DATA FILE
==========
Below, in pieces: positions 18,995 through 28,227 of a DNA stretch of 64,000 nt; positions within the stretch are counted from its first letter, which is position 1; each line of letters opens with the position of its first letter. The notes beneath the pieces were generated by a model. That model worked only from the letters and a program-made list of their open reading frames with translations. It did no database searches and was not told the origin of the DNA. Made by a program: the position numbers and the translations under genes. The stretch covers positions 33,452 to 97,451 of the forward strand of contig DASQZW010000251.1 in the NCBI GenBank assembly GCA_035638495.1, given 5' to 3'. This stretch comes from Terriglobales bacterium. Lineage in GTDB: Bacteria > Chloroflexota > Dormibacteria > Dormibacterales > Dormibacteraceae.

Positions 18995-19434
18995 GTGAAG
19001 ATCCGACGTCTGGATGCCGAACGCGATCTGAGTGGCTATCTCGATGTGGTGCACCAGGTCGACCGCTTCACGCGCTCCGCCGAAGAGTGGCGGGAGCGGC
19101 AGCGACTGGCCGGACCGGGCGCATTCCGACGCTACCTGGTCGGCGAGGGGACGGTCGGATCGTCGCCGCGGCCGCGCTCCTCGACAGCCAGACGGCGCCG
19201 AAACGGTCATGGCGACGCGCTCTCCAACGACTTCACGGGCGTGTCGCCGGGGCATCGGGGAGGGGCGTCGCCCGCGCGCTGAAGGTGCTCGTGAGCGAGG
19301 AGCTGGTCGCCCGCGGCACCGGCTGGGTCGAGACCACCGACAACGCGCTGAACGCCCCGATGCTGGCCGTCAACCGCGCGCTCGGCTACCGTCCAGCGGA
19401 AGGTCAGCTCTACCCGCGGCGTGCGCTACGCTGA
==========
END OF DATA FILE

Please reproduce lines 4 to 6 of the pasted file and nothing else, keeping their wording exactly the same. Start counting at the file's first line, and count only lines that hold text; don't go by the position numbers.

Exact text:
19001 ATCCGACGTCTGGATGCCGAACGCGATCTGAGTGGCTATCTCGATGTGGTGCACCAGGTCGACCGCTTCACGCGCTCCGCCGAAGAGTGGCGGGAGCGGC
19101 AGCGACTGGCCGGACCGGGCGCATTCCGACGCTACCTGGTCGGCGAGGGGACGGTCGGATCGTCGCCGCGGCCGCGCTCCTCGACAGCCAGACGGCGCCG
19201 AAACGGTCATGGCGACGCGCTCTCCAACGACTTCACGGGCGTGTCGCCGGGGCATCGGGGAGGGGCGTCGCCCGCGCGCTGAAGGTGCTCGTGAGCGAGG